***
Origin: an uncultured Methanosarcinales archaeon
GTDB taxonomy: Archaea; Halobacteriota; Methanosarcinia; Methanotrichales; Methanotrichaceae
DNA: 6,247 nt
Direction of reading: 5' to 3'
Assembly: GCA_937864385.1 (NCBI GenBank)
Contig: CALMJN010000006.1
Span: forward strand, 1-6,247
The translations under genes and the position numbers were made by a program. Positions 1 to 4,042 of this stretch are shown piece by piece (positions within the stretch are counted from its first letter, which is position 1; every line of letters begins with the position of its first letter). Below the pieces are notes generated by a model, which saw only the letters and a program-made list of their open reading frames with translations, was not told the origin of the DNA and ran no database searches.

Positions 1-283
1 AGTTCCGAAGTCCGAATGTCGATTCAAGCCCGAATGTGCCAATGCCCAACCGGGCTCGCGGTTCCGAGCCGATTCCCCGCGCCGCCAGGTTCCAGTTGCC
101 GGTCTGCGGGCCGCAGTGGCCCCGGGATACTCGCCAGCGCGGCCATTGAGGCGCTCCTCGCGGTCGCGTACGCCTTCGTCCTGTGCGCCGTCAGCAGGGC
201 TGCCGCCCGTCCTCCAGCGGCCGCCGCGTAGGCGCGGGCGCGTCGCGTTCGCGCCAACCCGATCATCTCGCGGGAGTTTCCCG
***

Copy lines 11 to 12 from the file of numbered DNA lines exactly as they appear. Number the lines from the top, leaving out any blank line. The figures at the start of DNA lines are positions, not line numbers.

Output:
101 GGTCTGCGGGCCGCAGTGGCCCCGGGATACTCGCCAGCGCGGCCATTGAGGCGCTCCTCGCGGTCGCGTACGCCTTCGTCCTGTGCGCCGTCAGCAGGGC
201 TGCCGCCCGTCCTCCAGCGGCCGCCGCGTAGGCGCGGGCGCGTCGCGTTCGCGCCAACCCGATCATCTCGCGGGAGTTTCCCG